So, having decided on your image you need to consider how much ink you want to describe your image. Some people want large areas of dark or black to describe the image. Others want a more linear effect. I took a linear approach as I knew that I wanted to hand colour the prints once they had dried.

Also, when producing a drypoint print, just like the majority of printing methods, you need to remember that what you scratch or mark into the surface of your printing plate, when inked up and run through the printing press, will appear back to front. So if you want to use lettering you need to flip it first. The same is true if you want to use a particular scene, say for example the London skyline. It needs to be created back to front in order that it will be the right way when printed.

As I was using flowers for my prints, it really didn’t matter which way round they finished up. With my prints I used different tools to make the marks in the plastic; some very light marks and others deeper. I used a cross hatching method in some areas to increase the density of the ink but lots of light areas were left for me to paint.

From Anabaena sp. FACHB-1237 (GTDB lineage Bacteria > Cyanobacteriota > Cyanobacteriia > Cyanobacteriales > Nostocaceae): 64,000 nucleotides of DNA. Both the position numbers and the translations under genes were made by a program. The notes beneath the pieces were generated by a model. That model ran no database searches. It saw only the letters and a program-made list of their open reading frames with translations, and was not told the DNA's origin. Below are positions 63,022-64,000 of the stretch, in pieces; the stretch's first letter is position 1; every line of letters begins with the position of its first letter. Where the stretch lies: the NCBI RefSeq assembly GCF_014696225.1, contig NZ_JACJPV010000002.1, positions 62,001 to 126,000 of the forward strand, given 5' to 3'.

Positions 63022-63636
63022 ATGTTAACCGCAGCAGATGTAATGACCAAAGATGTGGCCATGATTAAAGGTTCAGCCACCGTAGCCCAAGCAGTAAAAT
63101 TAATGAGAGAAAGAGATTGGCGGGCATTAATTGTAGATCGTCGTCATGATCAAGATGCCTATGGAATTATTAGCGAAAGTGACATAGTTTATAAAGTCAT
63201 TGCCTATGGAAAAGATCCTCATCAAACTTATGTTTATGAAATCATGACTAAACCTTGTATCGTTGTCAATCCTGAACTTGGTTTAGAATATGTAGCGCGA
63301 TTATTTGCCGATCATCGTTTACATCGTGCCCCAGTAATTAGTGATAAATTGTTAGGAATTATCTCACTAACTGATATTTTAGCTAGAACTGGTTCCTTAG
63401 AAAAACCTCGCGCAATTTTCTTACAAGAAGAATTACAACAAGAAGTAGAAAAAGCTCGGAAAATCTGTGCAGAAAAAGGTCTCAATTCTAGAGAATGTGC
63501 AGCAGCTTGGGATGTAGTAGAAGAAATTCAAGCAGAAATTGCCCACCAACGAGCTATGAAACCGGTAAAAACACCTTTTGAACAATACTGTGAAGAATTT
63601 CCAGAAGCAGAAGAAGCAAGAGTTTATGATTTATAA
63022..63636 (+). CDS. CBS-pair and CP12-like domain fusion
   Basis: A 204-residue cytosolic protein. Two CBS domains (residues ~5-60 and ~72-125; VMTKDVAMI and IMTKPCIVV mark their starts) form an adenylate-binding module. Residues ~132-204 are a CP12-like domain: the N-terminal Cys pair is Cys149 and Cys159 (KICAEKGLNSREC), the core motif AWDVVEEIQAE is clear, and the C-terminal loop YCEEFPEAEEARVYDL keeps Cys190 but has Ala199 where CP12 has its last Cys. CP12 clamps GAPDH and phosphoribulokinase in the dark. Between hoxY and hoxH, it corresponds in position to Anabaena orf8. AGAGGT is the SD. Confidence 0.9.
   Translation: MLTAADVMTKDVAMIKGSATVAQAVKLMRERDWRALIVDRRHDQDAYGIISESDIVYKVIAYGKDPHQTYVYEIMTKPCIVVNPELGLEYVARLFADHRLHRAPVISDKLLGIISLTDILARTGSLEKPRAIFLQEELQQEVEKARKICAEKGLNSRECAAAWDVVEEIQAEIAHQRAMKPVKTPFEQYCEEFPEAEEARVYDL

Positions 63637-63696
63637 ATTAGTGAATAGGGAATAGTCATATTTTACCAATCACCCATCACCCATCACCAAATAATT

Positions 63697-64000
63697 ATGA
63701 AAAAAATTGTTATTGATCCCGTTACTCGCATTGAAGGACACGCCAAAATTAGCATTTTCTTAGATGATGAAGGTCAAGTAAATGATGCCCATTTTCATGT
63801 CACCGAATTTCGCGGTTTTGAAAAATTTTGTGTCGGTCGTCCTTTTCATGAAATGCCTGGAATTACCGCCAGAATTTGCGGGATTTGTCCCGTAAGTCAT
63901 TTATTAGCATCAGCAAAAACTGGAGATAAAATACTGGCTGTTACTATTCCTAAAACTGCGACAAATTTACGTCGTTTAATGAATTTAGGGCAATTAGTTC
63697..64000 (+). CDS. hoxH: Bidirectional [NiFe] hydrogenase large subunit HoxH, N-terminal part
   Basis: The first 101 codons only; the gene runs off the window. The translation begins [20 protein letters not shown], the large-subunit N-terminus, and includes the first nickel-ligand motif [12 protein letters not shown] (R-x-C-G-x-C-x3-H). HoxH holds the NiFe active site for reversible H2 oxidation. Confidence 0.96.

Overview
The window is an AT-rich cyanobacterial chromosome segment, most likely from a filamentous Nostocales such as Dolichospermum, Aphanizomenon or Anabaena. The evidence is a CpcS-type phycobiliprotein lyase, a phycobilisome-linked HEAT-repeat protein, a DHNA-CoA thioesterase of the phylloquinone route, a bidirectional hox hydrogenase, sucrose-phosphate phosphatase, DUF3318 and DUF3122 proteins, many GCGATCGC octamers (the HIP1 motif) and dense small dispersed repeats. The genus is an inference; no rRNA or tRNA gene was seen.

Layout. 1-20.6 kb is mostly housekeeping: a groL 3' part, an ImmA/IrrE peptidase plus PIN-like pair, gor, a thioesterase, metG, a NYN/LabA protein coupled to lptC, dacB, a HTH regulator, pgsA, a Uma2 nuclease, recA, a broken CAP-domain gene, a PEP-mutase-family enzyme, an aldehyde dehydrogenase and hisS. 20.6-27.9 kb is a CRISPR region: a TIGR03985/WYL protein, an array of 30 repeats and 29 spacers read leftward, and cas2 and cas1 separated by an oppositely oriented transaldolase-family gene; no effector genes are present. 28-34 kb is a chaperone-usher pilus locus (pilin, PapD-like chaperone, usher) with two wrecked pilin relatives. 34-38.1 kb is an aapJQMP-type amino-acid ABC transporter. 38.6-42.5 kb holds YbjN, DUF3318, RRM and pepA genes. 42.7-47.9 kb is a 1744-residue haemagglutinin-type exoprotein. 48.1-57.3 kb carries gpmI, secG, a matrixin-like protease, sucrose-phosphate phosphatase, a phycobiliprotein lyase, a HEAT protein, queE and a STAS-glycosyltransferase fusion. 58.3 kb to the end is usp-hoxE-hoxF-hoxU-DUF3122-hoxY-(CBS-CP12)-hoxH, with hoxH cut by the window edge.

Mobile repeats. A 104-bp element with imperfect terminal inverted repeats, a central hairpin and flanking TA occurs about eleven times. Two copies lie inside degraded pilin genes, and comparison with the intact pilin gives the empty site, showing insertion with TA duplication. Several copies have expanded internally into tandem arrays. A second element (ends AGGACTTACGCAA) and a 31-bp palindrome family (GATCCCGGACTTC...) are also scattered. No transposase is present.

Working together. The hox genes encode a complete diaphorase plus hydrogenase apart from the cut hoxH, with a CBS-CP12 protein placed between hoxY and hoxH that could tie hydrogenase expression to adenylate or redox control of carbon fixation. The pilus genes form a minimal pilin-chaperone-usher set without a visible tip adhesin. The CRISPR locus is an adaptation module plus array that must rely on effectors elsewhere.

These plastic plates do need to be handled with care as they are more fragile than other print plates and vigorous rubbing is not recommended. The lines or burrs (the raised edges or little pieces of material that remain attached to a work) made in the plate need a light touch. Ink is gently applied all over the plate and then rubbed into the lines and carefully removed using initially a cloth called tarlatan and then with small sheets of tissue paper. Traditionally, old telephone books or the Yellow Pages were used for this purpose, but getting your hands on these in the 21st century is a bit like looking for hens teeth. If you are heavy handed in this the lines can close up but also you can remove too much ink so that your print image will not be successful.


Once the desired amount of ink has been added/removed from the plate, it is then run through an etching press using printmaker paper which has been dampened. Why? Because dry paper does not get pushed into the lines when you run it through the press. You need the paper to be damp so that it pushes easily into the marks to pick up the ink.

Historically, drypoint appears to have been invented by a 15th century German artist but this method was also regularly employed by Rembrandt and often in combination with etching and engraving.

Today however this method is used to make prints using many different colours sometimes on one plate, other times using multiple plates and also using a method called Chine Collé, where you add tissue paper which glues to the print when putting it through the press. It can be very effective.


In this instance I have decided to hand colour my prints using special metal-based watercolour paints as they are intended to be a gift for my beautiful sister on her birthday. I will share on Instagram the piece/s she wants to keep.